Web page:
I know it’s a bit of a reach, but if anyone in the audience has an extra copy of The Maynards of East Kentucky laying around, I’d love to borrow it.
In case you can’t read the small print, this is what’s written at the bottom of the cover… “On Brushy Creek in 1813, James Maynard built up the sides of a rock gap and lived in a rude cabin for a year. Here was born the first child on Brushy, Christopher “Kit” Maynard in 1814.”
And, I might add, that Maynard child born on the banks of the Brushy, wasn’t just any child. He was white… The following comes from the publisher of the book.
“This is a book of genealogy of Maynards that were traced back to the Conquest of England by William the Conqueror. It spans ten generations and proudly presents a Maynard as the first white child born on Lower Brushy of Pike County, Kentucky.”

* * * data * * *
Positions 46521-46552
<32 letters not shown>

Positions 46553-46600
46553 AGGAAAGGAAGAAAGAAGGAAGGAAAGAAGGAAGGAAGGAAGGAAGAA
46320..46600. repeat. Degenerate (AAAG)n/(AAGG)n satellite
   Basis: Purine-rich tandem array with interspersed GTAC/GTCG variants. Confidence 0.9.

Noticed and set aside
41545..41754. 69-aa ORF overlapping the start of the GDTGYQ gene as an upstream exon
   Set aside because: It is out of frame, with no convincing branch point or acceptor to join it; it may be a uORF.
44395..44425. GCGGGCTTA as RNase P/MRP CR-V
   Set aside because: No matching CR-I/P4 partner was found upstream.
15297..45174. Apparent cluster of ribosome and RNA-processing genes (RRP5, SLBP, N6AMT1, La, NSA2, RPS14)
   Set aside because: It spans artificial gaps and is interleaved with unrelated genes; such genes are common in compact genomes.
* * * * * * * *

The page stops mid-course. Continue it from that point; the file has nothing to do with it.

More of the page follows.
As you can imagine, I’m curious to read the book, if only to find out all the things that my ancestors were the first white people to do. I wouldn’t be surprised if, in addition to giving birth, my ancestors were also the first white people to stub their toes, eat beans, and point out clouds that looked like boobies.
My main reason for wanting to see the book, however, is because I think it might help prove once and for all that I’m related to Lieutenant Robert Maynard of the Royal Navy – the man credited with bringing the pirate Blackbeard to justice in 1718. (According to the story, Maynard and Blackbeard traded shots with pistols. Maynard hit Blackbeard, but didn’t kill him. The two men then clashed with swords, with Blackbeard gaining the advantage. At this point, a man on Maynard’s crew slashed Blackbeard’s throat. The name of that man, however, has been lost to history, illustrating the fact that glory always goes to those in charge.)